I was impressed by a cute little brainfuck that happened recently.
There’s a device that’s been made that allows you to take over the power for a computer that’s plugged into the wall, such that you can unplug the machine and it’s still being powered. You can then move the machine around to anywhere, and then plug it into a new plug and the machine never turns off. It doesn’t have to be a computer of course; it could be a radio or an EKG machine or TV, but since it’s computers that flip out and do crazy shit when they get unplugged, computers seem what it’s really for.
The version of the product that got all sorts of attention is called HotPlug. Where it got a lot of attention, really, is security weblogs and tech weblogs. They focused on it for how it was being marketed: as an easier way for police and agents to seize your computer and take it away.
That’s well and good, but it’s just a mobile UPS, if you think about it. It’s a way to keep power going to a plug and move the plug. That’s all it is. The company selling it decided to market it to cops, but it’s truly a general-purpose item. I can think, going back years in the hosting business, where being able to tell a customer we’d be moving their box but wouldn’t have to have it shut down at all would be pretty damn sweet. I actually did this for one customer’s box that had two power supplies; I was able to unplug one, snake it to an extension cord, and then pull the thing along to its new location, stringing the network cable as I went. It was awesome.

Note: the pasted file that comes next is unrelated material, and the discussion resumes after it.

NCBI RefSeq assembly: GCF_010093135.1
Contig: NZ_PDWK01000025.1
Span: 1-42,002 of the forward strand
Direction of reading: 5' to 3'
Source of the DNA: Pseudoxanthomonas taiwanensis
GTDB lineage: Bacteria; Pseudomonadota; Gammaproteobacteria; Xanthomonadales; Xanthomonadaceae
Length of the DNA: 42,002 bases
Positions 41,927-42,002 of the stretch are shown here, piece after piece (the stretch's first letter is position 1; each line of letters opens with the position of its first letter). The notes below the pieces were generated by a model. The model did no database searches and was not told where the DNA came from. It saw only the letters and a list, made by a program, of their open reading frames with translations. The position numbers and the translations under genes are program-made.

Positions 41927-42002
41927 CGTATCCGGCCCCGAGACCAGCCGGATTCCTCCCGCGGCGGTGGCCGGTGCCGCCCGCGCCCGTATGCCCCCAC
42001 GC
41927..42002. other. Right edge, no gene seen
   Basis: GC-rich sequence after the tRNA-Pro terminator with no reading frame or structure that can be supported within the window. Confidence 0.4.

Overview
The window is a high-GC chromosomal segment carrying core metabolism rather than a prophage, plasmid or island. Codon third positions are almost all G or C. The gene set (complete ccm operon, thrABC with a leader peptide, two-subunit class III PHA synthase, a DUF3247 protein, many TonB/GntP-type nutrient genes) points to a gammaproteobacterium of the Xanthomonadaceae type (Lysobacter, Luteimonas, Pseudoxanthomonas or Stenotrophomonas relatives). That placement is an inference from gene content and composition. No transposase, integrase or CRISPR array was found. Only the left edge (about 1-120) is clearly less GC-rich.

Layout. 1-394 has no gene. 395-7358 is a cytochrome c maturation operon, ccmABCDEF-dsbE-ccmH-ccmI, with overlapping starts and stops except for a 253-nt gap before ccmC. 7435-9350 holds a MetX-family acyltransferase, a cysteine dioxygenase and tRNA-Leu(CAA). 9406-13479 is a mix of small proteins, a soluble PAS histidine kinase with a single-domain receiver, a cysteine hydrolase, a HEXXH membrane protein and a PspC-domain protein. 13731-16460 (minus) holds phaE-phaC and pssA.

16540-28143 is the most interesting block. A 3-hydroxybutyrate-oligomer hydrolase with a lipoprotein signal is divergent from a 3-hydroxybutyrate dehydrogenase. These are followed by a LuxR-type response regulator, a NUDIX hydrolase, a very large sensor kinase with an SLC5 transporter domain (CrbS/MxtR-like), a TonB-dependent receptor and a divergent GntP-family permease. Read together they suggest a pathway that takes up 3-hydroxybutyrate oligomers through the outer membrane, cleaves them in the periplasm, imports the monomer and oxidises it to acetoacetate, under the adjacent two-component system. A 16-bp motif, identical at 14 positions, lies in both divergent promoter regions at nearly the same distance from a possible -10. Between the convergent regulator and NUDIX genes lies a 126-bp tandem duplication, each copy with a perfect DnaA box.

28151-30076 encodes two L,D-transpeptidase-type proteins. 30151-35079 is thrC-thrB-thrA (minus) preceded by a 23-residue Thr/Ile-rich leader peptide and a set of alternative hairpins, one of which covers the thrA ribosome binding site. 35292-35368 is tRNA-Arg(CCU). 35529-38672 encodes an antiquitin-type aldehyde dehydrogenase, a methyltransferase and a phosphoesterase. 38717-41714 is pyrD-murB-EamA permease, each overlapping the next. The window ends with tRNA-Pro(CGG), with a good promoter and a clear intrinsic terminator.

But once people have the bug in their mind that this is a fascist tool, the comments fill with hopelessly elaborate ways to foil it. Checks for location, for voltage variance, for activity. You know; delightful spy stuff, the stuff people tell themselves they would do to thwart the man and then they don’t even shred their credit card statements before throwing them in the trash.
Compare this with, say, peer-to-peer programs, where it is so ingrained as a piracy assistance tool that efforts to brand them otherwise seem like errant peeps in the middle of a roaring ocean of opinion. People definitely do use these programs for legitimate, nobody’s-problem transfer of data; but the mark goes back a decade now and it will be a long time, if ever, before the first thing one thinks of with a peer-to-peer program is “oh boy, faster downloads of my legitimate data”.
It fascinates me how a few choice presentations to a neutral technology gives that technology an indelible mark, one that only enormous effort could shift public opinion away from. I have no solution to this; I just see it and try to remind myself not to punish a technology for its potential uses, but to laud/decry the actual uses that occur.
Now pardon me while I cook a roast on this record player.
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